A Truly New Business Model
Changing public radio’s business model requires more than fiddling with pledge drives and individual giving. It requires changing how stations spend money.
Here’s one way public radio could make more money from listeners, save stations money on network programming, and potentially cut back on pledge drives.
Let NPR raise money directly from listeners in exchange for cutting station dues and fees to an average of $100,000 per year per station. That’s it. The average station would pay $100,000 per year for everything – all programs, all services.
Here’s the math.
In FY 08 NPR will get just under $70,000,000 from station dues and fees. That number gets reduced to around $30,000,000 under the new pricing scheme.
Stations save $40,000,000 in dues and fees which can be invested in some of the local expenses stations are being urged to make -- like local news, HD Radio, and the web.
“But will stations earn as much in listener support?” you ask.
Why yes, they will.
DEI and NPR just embarked on a project to help public radio grow the number of donors from 2.5 million to 3 million annually. Industry benchmarks show this is a realistic goal.
Suppose NPR gets all 500,000 new donors through direct mail and the web. No national on-air pledge drives allowed. Results from other national non-profits suggest this is a very realistic goal.
500,000 donors at an average annual gift of $100 grosses NPR $50,000,000. NPR could spend up to $10,000,000 to earn that money (20-cents on the dollar) and break even on a net revenue basis with the current business model.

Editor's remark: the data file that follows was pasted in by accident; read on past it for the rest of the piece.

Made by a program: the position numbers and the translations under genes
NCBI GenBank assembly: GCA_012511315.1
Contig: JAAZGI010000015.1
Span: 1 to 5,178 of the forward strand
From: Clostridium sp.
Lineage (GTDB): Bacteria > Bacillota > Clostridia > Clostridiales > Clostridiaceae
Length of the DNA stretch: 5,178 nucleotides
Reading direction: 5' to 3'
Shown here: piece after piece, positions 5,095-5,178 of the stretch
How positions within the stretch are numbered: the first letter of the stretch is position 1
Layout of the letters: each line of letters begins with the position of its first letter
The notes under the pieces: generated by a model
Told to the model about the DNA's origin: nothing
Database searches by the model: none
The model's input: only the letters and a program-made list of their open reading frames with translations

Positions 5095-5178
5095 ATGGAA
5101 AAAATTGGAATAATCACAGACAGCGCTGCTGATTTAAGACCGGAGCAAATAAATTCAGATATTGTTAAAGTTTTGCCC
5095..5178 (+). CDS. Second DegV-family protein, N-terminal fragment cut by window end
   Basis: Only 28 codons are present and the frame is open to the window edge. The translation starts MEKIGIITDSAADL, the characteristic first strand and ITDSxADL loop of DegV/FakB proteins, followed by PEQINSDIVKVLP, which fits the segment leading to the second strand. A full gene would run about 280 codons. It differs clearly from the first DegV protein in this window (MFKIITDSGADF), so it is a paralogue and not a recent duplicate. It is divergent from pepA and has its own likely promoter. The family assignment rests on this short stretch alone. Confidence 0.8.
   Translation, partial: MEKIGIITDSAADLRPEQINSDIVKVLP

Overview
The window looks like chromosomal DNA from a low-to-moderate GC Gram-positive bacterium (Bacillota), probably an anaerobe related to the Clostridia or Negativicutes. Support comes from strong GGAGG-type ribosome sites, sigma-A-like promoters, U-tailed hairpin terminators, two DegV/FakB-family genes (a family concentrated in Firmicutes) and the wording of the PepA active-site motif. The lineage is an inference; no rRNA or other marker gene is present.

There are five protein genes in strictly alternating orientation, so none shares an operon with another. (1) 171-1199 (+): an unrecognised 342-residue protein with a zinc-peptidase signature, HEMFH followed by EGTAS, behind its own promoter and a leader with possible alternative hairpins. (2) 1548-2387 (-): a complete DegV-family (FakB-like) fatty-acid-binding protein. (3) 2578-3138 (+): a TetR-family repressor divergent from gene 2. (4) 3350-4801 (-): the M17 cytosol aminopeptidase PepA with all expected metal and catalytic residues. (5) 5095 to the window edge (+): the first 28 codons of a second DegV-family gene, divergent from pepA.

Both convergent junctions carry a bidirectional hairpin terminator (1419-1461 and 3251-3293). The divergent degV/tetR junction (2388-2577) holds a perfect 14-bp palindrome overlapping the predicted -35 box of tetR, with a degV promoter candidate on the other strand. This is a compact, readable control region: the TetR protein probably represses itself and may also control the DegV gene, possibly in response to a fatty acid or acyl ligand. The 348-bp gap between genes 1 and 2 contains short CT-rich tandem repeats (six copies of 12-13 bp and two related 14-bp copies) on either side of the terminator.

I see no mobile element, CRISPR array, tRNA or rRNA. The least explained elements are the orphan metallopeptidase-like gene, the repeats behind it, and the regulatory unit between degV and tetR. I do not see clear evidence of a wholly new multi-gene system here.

By the way, that 20-cents on the dollar is far more efficient than what stations spend to raise money. While $10 million looks like a lot of money, it's important to remember that stations currently spend about $18 mllion to raise $50 million in listener support.
It’s cocktail napkin math, but it works quite well. Will the new donors average $100 in the first year? Probably not. Will NPR get more than 500,000 new donors? That’s very likely.
Will some current station givers donate to the network? Probably. Will it be so many that the station will end up losing money in the deal? No.
Analyses of local market membership roles show that many listeners give to more than one public radio station. Research from a few years ago showed most donors won’t stop supporting one station in their market just because they started listening to and supporting another. That principle will apply in this situation as well.
And there will be new joint station/NPR fundraising opportunities in this model that could further grow station donor bases and net fundraising revenue.
We believe significantly different results require a significantly different effort. Ideas such as these needed to be tested if public radio truly wants to adjust its business model to give stations the flexibility to spend more locally, cut back on pledge drives, or both.